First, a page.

Photography: David Rolt

Boyles of Killorglin … all change but no change!

George and Muriel Boyle with Karen Boyle and Nigel Boyle

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Boyles of Killorglin (and Castlemaine and Tralee) is a name that is deeply embedded in the history and psyche of Ireland’s hardware and builders merchant industry. Apart from tradition and longevity, Boyles Hardware is equally-renowned as a progressive and dynamic enterprise with George Boyle the primary driving force, and daughter Karen, son Adrian, and nephews Nigel and Mervyn perpetuating that strength and ambition.


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eorge is justifiably credited with providing the vision and leadership that has seen what was once a small builders merchants and agri supplies business – established by his father in 1944 in Castlemaine, Co Kerry – transformed into the National Award Winner in the 2013 Octabuild Builders Merchant Awards. Nonetheless, spend some time with George and you realise it is not just modesty that sees him deflect credit away from himself to the role of his wife, Muriel, in the success of the business … it is simply a statement of fact. While never involved directly in the day-to-day running of the business, Muriel was (and still is) George’s principal sounding board. She has been a party to all major decisions made, while at the same time running the home and looking after the children. This is hardly surprising given that Boyles is very much a family-run enterprise. George went into the business straight from school at the age of 17 and, by the time he was 23, had assumed control of the company with his brother Richard F (Richie) Boyle. Their father stepped back to a monitoring/overseeing role. There were six brothers in all in the family, but the four others went a related route and formed a construction company. Down through the years they have intertraded and worked together on numerous projects but Boyles Hardware is very much an independent entity owned by George, his brother Richie, and their families. The business trades today as Richard Boyle & Sons (2004) Ltd.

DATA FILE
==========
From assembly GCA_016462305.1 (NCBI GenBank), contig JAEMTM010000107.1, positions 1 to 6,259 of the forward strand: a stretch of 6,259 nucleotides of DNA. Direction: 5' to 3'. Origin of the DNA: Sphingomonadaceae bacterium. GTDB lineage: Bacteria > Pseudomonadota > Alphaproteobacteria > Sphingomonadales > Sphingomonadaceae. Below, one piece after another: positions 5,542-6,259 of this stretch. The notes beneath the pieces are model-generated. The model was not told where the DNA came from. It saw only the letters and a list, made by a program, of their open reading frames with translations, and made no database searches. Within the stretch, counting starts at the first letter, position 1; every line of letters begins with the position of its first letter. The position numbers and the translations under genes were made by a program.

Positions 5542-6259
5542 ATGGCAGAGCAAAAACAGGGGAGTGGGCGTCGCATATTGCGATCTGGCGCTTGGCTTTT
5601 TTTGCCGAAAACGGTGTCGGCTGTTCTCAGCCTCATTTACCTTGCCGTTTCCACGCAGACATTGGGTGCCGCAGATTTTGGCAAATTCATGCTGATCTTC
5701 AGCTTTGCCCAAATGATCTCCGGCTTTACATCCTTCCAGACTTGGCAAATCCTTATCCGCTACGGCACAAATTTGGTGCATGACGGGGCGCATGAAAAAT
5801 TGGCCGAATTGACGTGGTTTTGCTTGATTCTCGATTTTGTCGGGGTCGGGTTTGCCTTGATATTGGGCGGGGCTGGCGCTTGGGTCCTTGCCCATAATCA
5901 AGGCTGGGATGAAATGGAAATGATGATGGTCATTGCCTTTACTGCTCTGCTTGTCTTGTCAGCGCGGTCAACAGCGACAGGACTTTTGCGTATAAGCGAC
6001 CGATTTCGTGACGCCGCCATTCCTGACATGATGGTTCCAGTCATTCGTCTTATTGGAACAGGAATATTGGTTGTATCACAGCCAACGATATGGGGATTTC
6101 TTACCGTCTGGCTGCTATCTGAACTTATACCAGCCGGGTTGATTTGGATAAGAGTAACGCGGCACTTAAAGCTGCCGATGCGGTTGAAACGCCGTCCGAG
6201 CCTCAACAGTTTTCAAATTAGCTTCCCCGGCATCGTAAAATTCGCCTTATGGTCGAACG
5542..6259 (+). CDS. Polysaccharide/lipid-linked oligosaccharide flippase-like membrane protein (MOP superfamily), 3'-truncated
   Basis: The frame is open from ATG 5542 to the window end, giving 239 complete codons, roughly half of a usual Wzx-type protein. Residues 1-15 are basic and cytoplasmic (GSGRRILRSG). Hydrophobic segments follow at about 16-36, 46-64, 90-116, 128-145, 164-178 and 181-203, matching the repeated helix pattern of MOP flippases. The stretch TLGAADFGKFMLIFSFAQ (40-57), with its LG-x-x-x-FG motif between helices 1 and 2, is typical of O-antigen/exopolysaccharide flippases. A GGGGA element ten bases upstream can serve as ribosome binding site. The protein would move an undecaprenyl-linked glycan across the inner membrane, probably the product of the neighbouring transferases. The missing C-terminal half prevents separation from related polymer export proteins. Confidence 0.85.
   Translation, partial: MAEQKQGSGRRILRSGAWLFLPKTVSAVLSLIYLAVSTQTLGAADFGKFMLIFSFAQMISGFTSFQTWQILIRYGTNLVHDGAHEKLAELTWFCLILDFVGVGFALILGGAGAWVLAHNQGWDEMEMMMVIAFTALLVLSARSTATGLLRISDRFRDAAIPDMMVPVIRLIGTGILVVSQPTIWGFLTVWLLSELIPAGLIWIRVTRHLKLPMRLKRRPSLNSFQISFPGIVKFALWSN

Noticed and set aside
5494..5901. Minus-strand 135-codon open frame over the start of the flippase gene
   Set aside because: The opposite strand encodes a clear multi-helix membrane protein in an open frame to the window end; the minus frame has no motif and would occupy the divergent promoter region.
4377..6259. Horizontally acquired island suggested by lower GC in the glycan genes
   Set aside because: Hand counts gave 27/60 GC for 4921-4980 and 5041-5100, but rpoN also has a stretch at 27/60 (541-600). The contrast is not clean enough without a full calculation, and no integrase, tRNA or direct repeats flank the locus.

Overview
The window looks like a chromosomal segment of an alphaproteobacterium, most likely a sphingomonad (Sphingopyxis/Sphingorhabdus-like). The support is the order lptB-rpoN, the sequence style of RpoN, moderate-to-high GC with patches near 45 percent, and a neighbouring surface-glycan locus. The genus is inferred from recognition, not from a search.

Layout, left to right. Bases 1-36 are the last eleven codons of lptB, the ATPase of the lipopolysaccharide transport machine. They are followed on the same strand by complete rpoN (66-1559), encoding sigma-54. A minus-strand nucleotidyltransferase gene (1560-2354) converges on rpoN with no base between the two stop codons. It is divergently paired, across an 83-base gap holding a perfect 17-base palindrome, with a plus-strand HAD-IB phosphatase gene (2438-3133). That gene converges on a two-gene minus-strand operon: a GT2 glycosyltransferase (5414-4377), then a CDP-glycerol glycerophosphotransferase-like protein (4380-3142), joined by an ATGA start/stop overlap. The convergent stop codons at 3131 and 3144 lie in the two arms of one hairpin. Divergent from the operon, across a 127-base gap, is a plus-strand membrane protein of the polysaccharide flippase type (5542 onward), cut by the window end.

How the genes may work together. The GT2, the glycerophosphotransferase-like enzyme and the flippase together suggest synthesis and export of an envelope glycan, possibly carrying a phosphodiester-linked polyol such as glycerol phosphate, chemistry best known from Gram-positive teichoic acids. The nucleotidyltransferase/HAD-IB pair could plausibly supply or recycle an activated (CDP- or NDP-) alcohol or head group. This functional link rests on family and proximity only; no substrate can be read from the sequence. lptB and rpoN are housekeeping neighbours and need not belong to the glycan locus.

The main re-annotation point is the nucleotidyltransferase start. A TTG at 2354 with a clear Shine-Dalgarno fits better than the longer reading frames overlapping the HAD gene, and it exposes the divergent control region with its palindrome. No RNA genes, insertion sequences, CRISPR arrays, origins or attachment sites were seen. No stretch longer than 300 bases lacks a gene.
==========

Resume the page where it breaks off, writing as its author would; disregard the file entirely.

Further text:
G

y:

Apart from tradition and longevity, Boyles Hardware is equallyrenowned as a progressive and dynamic enterprise

The Killorglin outlet is a massive complex standing on three hectares

The original Castlemaine Branch (established in 1944), which is synonymous with Richie Boyle, still serves the local builders merchant, agri and hardware needs of the locality. It is managed by his son Mervyn.

The newer Tralee Branch is managed by George’s son, Adrian. This has perhaps a bigger catchment area and is modelled more on the flagship Killorglin Branch, stocking a broader range of housewares and hardware, in addition to builders

The trade counter in the Killorglin branch

The vast garden centre sits comfortably beside the main building

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Staff at the Killorglin Topline store

merchants goods. It has recently undergone a major refurbishment with the installation of state-of-the-art, fully fitted-out, bathroom and heating showrooms. However, the flagship outlet is undoubtedly the Killorglin Branch. It is extraordinary to think that this massive complex – sitting on a three-hectare (approximately seven-acre) site – is but four years old. People in Ireland now talk of “the recession” hitting five or six yeas ago yet, it was at that precise time that George and the team at Boyles undertook to build the new outlet on the town centre’s perimeter. It also makes you wonder how they functioned in the original Killorglin premises, which is located right in the centre of the town. Throughout the so28 THE HARDWARE JOURNAL